With only three months to go before harvest, Malawi is facing a looming hunger which could potentially affect millions of people whose crops have been decimated by fall army worms and weeks of dry spells in some parts of the country.
Minister of Agriculture Joseph Mwanamvekha on Thursday admitted that the food situation looks bad as a result of the two natural disasters that have befallen the country and left over three million people in need of food aid to survive in the months ahead.
“As we are talking our people are on the ground conducting field inspections so that we have actual figures of the damage,” Mwanamvekha said in an interview.
With the crop eating pest still
destroying more crop fields and with little or no rain falling in some parts of the country, the outlook is alarming.
“We are in a disaster. Even before the dry spells government had declared a disaster because of the fall army worms,” said Chinthu Phiri, Commissioner for Disaster Management Affairs.
The dry spell alone, says the Ministry of Agriculture, has destroyed crops for more than 850,000 households which translates into 3.8 million people in dire straits. According to the 2008 Population and Housing Census, a household consists of 4.5 people.
In December last year when President Peter Mutharika declared a national disaster, the army worms had destroyed half of the country’s planted irrigation maize.
Director of Extension Services in the Agriculture Ministry, Albert Changaya, told a UN Food Agriculture Organisation meeting in South Africa that 35,870 hectares, which is 50 percent, of planted irrigation maize had been destroyed.
“The situation looks bad but all we have now are estimates… by next week we will come up with interventionsto mitigate the hunger,” Mwanamvekha said.
In 2016, an El Nino induced drought left 2.8 million people in need of food, making Malawi the worst hit country in Southern Africa.
But what’s worrying is that there are signs that this year the situation is likely to worsen with the Department of Meteorology and Climate Change Department forecasting torrential rains in the coming weeks bringing with it flash floods.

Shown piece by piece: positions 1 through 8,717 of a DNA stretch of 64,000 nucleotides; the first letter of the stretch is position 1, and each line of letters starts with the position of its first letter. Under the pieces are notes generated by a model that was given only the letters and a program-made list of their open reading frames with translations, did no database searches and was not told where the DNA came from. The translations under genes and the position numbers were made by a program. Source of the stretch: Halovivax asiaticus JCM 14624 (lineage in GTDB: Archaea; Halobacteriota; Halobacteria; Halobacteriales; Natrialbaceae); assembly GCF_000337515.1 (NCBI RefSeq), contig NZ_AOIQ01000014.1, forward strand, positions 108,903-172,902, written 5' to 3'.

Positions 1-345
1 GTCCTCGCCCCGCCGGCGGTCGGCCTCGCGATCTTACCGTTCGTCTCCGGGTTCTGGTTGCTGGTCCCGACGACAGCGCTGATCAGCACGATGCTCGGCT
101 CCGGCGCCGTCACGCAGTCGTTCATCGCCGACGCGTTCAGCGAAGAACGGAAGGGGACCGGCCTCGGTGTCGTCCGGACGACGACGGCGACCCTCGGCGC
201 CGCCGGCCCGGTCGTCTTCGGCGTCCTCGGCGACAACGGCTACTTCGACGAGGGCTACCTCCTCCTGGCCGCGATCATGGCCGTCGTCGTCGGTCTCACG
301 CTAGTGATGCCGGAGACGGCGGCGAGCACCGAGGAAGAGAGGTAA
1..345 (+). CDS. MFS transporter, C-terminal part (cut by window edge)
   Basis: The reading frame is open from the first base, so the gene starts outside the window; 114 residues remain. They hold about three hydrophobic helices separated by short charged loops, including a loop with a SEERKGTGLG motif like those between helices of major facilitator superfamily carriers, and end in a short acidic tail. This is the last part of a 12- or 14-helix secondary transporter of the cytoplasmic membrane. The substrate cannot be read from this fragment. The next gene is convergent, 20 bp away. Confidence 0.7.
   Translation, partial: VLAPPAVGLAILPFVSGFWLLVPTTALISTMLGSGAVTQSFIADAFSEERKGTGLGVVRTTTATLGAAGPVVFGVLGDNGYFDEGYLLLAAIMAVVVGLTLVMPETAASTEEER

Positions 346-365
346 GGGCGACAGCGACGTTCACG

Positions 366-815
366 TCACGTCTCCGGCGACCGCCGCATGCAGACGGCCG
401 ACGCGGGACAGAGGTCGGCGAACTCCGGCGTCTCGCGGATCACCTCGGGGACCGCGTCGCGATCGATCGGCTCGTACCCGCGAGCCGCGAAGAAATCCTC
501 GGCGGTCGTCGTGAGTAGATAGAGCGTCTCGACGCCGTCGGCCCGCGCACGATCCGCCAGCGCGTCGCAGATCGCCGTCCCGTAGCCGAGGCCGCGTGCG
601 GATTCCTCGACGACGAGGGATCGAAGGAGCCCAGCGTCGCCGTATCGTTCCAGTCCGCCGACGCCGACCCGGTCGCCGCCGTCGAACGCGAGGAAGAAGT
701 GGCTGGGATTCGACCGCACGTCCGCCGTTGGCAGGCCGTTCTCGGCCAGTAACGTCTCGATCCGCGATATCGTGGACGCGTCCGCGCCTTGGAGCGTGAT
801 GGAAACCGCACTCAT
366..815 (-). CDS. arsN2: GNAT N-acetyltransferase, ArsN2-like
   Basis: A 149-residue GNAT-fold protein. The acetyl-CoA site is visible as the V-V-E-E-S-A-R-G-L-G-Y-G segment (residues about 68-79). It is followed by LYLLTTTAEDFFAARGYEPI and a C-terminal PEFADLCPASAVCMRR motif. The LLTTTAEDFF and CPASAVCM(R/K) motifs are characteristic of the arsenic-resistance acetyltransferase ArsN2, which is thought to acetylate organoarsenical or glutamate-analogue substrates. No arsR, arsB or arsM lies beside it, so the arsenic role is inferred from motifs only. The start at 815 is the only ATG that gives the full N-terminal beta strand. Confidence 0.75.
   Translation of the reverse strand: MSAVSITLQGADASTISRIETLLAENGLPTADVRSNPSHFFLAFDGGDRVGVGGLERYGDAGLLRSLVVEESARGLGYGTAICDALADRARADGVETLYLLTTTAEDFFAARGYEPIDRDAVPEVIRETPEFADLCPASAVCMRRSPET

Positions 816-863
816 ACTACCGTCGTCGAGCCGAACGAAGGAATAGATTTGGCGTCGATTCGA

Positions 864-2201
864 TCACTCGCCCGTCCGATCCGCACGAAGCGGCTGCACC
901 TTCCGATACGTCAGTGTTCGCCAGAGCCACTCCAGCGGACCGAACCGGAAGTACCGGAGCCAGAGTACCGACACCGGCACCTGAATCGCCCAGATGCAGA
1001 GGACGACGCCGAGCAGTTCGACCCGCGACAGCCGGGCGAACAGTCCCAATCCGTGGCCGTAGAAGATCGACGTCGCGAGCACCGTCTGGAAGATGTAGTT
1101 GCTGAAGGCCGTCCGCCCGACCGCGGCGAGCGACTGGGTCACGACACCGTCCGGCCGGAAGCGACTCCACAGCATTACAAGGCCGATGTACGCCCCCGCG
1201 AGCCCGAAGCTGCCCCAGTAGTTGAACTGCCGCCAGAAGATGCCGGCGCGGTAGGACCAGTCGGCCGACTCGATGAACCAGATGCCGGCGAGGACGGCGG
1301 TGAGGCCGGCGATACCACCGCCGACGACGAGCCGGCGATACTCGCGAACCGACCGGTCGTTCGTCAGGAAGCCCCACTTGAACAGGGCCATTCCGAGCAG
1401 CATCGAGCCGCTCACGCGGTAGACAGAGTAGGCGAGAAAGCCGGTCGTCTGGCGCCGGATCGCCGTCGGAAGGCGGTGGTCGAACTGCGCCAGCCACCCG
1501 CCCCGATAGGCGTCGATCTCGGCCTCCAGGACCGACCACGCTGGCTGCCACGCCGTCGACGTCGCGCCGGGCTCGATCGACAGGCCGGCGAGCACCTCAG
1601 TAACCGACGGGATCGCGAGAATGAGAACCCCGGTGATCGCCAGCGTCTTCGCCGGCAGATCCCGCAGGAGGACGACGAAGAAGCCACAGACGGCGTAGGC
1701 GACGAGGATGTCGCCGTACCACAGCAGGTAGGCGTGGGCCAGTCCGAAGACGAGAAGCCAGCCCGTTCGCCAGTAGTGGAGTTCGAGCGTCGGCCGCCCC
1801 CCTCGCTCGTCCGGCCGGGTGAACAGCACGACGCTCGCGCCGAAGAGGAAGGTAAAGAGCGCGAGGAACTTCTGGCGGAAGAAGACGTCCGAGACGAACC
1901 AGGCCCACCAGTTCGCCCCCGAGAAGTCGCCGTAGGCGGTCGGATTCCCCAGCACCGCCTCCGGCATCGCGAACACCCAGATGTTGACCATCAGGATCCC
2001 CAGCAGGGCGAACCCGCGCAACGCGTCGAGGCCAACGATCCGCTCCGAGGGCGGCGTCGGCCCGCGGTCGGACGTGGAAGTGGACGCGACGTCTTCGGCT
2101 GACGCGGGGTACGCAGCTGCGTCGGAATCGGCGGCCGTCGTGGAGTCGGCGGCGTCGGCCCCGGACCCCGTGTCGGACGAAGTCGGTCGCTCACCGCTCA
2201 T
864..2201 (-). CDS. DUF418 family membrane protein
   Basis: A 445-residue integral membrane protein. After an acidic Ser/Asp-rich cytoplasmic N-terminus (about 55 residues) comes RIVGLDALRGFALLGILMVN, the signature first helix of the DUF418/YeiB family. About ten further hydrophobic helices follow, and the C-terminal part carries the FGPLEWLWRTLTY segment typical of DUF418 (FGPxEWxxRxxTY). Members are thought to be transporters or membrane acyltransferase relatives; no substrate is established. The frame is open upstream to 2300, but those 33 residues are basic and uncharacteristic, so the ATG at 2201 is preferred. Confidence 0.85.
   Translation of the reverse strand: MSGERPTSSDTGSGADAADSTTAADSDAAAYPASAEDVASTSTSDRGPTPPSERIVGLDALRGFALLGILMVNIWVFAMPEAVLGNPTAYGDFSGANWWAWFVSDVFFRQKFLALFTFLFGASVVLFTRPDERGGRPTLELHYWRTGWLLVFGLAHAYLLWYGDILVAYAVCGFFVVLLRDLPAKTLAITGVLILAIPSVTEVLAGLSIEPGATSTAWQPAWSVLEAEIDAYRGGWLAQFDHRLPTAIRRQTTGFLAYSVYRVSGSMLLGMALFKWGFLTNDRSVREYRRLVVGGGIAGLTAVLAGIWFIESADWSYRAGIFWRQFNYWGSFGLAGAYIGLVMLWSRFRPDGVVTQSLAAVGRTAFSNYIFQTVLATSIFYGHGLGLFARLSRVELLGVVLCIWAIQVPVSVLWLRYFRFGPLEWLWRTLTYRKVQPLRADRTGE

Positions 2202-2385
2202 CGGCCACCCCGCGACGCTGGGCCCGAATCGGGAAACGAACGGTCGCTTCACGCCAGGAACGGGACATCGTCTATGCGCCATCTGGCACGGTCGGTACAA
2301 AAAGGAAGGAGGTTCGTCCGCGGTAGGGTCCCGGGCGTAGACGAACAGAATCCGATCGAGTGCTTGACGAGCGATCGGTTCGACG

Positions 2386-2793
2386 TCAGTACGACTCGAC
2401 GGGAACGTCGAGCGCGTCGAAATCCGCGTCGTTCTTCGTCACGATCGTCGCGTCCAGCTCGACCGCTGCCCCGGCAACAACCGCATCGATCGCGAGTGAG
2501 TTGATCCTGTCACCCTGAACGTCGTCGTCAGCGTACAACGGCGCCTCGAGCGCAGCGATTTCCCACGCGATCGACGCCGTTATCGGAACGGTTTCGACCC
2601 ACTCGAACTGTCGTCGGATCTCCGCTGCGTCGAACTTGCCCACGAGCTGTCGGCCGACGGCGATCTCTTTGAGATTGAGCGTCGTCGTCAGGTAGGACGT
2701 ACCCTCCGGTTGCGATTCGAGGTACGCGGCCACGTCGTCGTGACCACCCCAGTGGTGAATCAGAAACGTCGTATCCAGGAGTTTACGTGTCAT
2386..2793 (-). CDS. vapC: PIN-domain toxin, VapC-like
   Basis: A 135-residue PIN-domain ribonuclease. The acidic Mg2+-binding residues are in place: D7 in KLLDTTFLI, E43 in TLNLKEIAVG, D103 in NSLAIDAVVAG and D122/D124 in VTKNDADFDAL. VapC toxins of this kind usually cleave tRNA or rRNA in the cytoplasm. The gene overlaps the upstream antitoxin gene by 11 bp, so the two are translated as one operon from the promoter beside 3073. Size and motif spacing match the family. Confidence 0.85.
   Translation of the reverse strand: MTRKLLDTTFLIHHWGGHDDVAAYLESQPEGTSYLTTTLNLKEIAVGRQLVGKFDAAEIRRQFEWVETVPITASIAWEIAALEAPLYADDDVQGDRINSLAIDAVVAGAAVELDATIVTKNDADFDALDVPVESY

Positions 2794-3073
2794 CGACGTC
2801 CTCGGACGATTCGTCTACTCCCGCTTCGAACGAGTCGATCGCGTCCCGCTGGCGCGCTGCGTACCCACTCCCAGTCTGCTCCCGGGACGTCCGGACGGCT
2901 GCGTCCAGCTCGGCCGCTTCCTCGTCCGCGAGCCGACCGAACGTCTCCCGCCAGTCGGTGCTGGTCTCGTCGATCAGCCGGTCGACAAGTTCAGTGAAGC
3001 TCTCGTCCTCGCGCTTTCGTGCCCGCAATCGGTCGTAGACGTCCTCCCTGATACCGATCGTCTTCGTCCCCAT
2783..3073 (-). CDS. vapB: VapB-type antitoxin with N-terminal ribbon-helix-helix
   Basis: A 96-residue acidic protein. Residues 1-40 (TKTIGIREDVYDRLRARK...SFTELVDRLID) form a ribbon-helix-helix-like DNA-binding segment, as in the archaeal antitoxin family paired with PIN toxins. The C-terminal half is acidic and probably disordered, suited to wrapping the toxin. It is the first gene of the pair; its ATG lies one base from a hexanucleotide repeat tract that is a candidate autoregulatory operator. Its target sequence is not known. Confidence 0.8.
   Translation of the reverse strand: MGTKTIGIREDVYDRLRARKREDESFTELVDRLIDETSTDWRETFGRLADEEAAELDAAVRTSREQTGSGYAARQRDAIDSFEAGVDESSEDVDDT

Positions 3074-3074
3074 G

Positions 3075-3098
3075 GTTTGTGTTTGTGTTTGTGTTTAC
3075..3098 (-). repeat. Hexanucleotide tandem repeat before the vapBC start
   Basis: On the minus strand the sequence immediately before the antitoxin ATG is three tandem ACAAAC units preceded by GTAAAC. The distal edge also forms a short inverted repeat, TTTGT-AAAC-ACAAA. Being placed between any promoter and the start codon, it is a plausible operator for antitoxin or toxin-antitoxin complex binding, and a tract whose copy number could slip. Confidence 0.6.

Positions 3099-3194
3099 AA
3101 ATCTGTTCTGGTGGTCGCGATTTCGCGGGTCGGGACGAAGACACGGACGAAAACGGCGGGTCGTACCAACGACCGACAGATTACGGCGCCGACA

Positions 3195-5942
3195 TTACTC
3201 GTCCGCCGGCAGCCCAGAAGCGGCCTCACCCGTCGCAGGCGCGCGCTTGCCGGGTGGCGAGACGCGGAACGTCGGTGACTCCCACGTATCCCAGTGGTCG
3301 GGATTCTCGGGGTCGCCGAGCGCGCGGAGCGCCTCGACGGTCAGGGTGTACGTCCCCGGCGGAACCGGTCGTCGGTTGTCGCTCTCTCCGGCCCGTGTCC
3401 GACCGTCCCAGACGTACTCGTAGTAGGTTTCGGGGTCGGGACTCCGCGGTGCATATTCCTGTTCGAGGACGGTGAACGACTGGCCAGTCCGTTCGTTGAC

In some districts officials are already sounding the alarm warnings and preparing for hunger.
District Commissioner for Mangochi, Moses Chimphepo, has asked well-wishers to start planning for humanitarian aid in response to the impendingfood crisis in the district whose maize crop has been decimated by fall armyworms and the ongoing dry spell.
So far, over 90 percent of all the crops in the district has been destroyed.
In Zomba the dry spell alone has affected 76,525 farm households out of a total of 244,146 farming households.
About 24,302 hectares of maize have been affected while 1,047 hectares of beans have been destroyed.
Mulanje District Agriculture Development Office says so far 11,000 hectares out of 57,000 of maize have been affected by the fall army worms.
“While the dry spells have affected another 7,000 hectares of maize 63 percent of which are permanent wilting,” said Enford Kanyimbo, the District Agriculture Development Officer for Mulanje.
The pests alone, he said, have affected 53,340 households while the drought has affected 34,277 households.
The story is the same in Balaka where Member of Parliament for Balaka North Lucius Banda last week warned that government should start preparing for hunger, looking at the disasters which have hit the agriculture sector.
The Chiradzulu Agriculture office says out of 37,000 hectares, over 7,000 has been destroyed by the dry spell with over 70 percent in complete wilting while over 2,000 hectares has been destroyed by the pests.
Our efforts this week to establish the amount of maize in reserves, proved futile.
The National Food Reserve Agency (NFRA) boss Nasinuku Saukira asked for a questionaire when asked whether Malawi has enough maize in stock.
Worried about the impending crisis, government is contemplating imposing a maize export ban so that it keeps enough maize for the population.
Mwanamvekha did not dismiss the maize export as one of the strategies government is putting on the table to help feed those who may need food aid.
“Let me reserve my comment on that one for now but it is on the table,” he said
As a ministry, he added, we will discuss what we should do to address the problem once we have the actual figures of the damage.
“But by now I think people can see that President Peter Mutharika had a point in that maize export ban so that we have enough food in the country,” he said.
Chinthu Phiri was optimistic that the country’s cooperating partners will help counter the effects of both the two disasters.
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